Editor’s note: This is a guest post by Sean Kross. Sean is a software developer in the Department of Biostatistics at the Johns Hopkins Bloomberg School of Public Health. Sean has contributed to several of our specializations including Data Science, Executive Data Science, and Mastering Software Development in R. He tweets @seankross.
Over the past few months I’ve been helping Jeff develop the Advanced Data Science class he’s teaching at the Johns Hopkins Bloomberg School of Public Health. We’ve been trying to identify technologies that we can teach to students which (we hope) will enable them to rapidly prototype data-based software applications which will serve a purpose in public health. We started with technologies that we’re familiar with (R, Shiny, static websites) but we’re also trying to teach ourselves new technologies (the Amazon Alexa Skills API, iOS and Swift). We’re teaching skills that we know intimately along with skills that we’re learning on the fly which is a style of teaching that we’ve practiced several times.
Jeff and I have come to realize that while building new courses with technologies that are new to us we experience particular pains and frustrations which, when documented, become valuable learning resources for our students. This process of documenting new-tech-induced pain is only a preliminary step. When we actually launch classes either online or in person our students run into new frustrations which we respond to with changes to either documentation or course content. This process of quickly iterating on course material is especially enhanced in online courses where the time span for a course lasts a few weeks compared to a full semester, so kinks in the course are ironed out at a faster rate compared to traditional in-person courses. All of the material in our courses is open-source and available on GitHub, and we teach our students how to use Git and GitHub. We can take advantage of improvements and contributions the students think we should make to our courses through pull requests that we recieve. Student contributions further reduce the overall start-up pain experienced by other students.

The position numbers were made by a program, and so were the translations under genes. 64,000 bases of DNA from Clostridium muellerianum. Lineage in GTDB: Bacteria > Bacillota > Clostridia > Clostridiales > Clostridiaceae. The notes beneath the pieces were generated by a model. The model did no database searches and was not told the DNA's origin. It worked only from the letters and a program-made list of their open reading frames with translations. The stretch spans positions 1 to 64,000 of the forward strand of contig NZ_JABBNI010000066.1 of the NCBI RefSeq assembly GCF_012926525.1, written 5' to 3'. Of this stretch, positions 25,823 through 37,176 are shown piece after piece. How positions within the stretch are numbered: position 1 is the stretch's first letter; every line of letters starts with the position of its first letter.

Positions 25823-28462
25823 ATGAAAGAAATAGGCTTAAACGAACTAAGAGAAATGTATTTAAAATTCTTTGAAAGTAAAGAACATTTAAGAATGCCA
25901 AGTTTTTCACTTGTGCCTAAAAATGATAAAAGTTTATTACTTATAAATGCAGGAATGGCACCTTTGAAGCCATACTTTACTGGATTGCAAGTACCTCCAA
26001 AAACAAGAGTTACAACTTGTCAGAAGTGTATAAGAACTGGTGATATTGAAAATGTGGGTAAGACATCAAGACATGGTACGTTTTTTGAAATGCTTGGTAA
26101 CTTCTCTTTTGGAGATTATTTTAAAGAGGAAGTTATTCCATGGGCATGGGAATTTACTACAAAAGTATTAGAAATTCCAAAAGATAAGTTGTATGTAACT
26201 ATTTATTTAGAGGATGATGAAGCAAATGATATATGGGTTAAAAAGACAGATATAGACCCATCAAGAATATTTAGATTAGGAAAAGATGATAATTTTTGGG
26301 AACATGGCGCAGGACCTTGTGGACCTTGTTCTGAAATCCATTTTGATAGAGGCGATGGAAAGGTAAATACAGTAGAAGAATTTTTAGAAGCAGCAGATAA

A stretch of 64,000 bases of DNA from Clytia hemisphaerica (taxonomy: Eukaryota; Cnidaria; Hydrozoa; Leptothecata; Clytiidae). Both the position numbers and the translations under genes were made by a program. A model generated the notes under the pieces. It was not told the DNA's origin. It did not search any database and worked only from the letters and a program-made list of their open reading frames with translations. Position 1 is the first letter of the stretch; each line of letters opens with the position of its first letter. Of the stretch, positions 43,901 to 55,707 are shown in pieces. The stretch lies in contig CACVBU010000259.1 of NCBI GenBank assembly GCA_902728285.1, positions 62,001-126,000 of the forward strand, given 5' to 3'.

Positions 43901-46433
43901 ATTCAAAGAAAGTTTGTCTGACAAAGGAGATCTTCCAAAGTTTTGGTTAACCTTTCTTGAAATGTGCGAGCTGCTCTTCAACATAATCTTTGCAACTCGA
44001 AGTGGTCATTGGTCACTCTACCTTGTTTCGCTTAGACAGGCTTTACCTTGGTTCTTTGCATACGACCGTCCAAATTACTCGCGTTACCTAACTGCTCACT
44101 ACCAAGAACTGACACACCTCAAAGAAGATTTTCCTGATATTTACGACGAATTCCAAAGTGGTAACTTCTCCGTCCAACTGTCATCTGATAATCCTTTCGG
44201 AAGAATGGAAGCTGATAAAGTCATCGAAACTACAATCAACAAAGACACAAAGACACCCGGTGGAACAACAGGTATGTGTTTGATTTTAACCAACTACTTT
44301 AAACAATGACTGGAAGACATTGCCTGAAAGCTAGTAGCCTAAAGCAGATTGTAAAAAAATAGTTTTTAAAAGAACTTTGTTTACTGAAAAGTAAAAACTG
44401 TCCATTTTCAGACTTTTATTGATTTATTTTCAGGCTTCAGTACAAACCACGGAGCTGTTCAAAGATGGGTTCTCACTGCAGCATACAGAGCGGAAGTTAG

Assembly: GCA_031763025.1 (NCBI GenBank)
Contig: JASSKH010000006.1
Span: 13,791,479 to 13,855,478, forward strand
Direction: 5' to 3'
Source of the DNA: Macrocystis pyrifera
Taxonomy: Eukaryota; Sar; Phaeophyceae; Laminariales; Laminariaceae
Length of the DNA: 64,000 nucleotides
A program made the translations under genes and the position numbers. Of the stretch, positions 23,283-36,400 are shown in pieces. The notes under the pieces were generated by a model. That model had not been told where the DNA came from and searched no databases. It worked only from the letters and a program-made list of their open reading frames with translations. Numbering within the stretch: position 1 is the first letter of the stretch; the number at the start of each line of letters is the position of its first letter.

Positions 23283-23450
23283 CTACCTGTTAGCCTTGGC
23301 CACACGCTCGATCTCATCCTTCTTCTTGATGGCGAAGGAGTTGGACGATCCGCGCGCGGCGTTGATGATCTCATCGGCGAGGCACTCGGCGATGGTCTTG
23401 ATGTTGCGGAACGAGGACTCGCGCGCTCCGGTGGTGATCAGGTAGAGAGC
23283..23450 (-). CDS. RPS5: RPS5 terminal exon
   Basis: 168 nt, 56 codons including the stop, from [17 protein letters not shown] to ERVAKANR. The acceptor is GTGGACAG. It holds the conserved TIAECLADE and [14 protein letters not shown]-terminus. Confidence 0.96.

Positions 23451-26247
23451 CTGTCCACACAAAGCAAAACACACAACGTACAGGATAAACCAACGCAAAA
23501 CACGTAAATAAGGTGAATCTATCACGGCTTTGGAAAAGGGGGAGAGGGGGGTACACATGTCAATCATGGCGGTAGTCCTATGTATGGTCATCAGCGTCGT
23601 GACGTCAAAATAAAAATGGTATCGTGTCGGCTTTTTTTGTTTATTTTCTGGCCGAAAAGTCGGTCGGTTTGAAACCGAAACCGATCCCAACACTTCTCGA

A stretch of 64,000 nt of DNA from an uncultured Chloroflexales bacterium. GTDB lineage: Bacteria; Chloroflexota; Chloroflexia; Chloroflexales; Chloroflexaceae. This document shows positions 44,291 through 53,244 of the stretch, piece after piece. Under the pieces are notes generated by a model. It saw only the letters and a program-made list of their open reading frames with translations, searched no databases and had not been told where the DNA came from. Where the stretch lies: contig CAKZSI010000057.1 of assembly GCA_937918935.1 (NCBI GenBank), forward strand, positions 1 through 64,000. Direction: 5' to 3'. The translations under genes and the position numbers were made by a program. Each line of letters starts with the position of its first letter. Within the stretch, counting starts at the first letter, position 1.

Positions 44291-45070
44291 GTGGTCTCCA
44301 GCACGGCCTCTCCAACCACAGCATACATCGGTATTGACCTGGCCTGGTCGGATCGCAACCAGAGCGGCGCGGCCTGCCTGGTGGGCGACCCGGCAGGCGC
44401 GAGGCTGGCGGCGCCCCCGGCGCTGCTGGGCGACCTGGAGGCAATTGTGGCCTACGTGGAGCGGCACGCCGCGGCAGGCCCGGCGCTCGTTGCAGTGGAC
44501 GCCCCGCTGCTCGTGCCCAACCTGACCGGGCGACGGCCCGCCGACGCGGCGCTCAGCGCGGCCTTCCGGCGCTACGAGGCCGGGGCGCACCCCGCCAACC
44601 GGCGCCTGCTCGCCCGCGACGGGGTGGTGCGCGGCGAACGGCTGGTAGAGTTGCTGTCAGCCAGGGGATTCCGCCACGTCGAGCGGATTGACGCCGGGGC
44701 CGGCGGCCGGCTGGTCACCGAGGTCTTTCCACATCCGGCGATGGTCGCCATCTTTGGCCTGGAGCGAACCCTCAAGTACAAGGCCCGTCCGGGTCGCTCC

With students from all over the world participating in our online courses we’re unable to anticipate every technical need considering different locales, languages, and operating systems. Instead of being anxious about this reality we depend on a system of “distributed masochism” whereby documenting every student’s unique technical learning pains is an important aspect of improving the online learning experience. Since we only have a few months head start using some of these technologies compared to our students it’s likely that as instructors we’ve recently climbed a similar learning curve which makes it easier for us to help our students. We believe that this approach of teaching new technologies by allowing any student to contribute to open course material allows a course to rapidly adapt to students’ needs and to the inevitable changes and upgrades that are made to new technologies.
I’m extremely interested in communicating with anyone else who is using similar techniques, so if you’re interested please contact me via Twitter (@seankross) or send me an email: sean at seankross.com.comments powered by Disqus